The Last American Places With No Marriage Equality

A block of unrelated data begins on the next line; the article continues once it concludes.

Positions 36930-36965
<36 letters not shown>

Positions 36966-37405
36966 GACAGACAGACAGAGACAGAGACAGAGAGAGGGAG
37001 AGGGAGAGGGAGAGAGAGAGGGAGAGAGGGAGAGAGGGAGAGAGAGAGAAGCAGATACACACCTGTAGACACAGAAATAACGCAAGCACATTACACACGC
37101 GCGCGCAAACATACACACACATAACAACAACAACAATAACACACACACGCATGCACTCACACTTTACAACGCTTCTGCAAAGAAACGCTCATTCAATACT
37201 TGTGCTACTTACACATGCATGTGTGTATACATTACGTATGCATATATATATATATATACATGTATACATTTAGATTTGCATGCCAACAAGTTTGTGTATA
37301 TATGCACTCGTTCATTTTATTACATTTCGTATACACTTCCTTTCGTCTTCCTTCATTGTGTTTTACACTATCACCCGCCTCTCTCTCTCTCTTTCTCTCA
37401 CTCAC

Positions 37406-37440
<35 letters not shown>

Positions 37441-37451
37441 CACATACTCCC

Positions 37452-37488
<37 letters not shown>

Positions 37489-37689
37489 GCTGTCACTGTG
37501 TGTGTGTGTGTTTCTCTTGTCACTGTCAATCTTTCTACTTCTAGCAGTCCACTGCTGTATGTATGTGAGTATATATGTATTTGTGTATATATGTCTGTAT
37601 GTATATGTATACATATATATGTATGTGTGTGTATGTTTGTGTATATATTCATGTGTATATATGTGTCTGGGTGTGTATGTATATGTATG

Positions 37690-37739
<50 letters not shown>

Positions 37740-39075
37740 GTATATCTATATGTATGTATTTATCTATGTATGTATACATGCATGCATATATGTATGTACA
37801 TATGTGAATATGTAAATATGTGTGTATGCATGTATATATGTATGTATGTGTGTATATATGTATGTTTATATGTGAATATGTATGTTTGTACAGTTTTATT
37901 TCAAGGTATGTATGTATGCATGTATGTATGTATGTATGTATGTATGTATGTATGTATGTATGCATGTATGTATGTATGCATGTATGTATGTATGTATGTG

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People across the U.S. and around the world celebrated when the Supreme Court ruled that couples have the right to marry regardless of gender, but marriage equality still eludes some people in this country. Members of at least 11 Native American nations face tribal bans against same-sex marriage, including the two largest tribes in America. There isn't extensive data on which tribes in which states allow same-sex marriage — a spokesperson for the Human Rights Campaign said the group stopped tracking once the marriage-equality fight moved to the court system — but, based on what information is available, hundreds of thousands of people still don't have marriage equality on their home turf. Both the Cherokee Nation and Navajo Nation, tribes that together have some 600,000 members, explicitly ban same-sex marriage, and despite activism by Native American LGBT advocates, marriage-equality supporters could have a long fight ahead of them. The Cherokee tribal council approved a ban on same-sex marriage in 2004 after two women applied for a marriage license, and although that couple won the right to get married, no other couples did. The Navajo Nation passed a law, the Diné Marriage Act, overriding a veto by the Navajo president to put it into place. The Coalition for Navajo Equality has been working to repeal it, and Navajo tribal leaders will meet later this month to discuss LGBT issues. After the Supreme Court ruling, Alray Nelson, lead organizer for the Coalition, said in a statement, "Our Nation’s long march towards equality can only move forward. The same must be said for the Navajo LGBT community. Today’s victory will provide a foundation for future action by gay and lesbian Navajo couples who only want to be treated with fairness and respect by their Nation." Couples could get marriage licenses outside of reservations, but as one Native American LGBT activist told the Huffington Post, without the recognition of their tribes, couples lack access to the same benefits —housing, child custody, and property rights — that non-native same-sex partners just spent decades fighting for. Even though most of the largest tribes don't specifically sanction same-sex marriage, opposition is nowhere near uniform across the more than 500 recognized tribes in the U.S. According to Marriage Equality USA, the Coquille Nation, which is based in Oregon, became the first tribe to pass a law allowing same-sex marriage, in 2008. This meant that members of the tribe were able to marry their same-sex partners six years before non-native couples in the rest of the state could. More than a dozen tribes currently allow same-sex marriage, and many have statutes that recognize the marriage laws of the states where the tribes are based. Even if every tribe that currently bans same-sex marriage suddenly reversed course, LGBT advocates still have many crises to confront. Almost 20% of gay male Native American couples live in poverty, compared to less than 3% of white gay men, and 20% of Native American trans people live in extreme poverty. And in 2012, more than half of Native American students reported that they have dealt with physical violence because of their sexuality. Bringing marriage equality to everyone in America will be a further positive step, of course, but just like the rest of the country, it will be only one small component of improving life for LGBT Native Americans.

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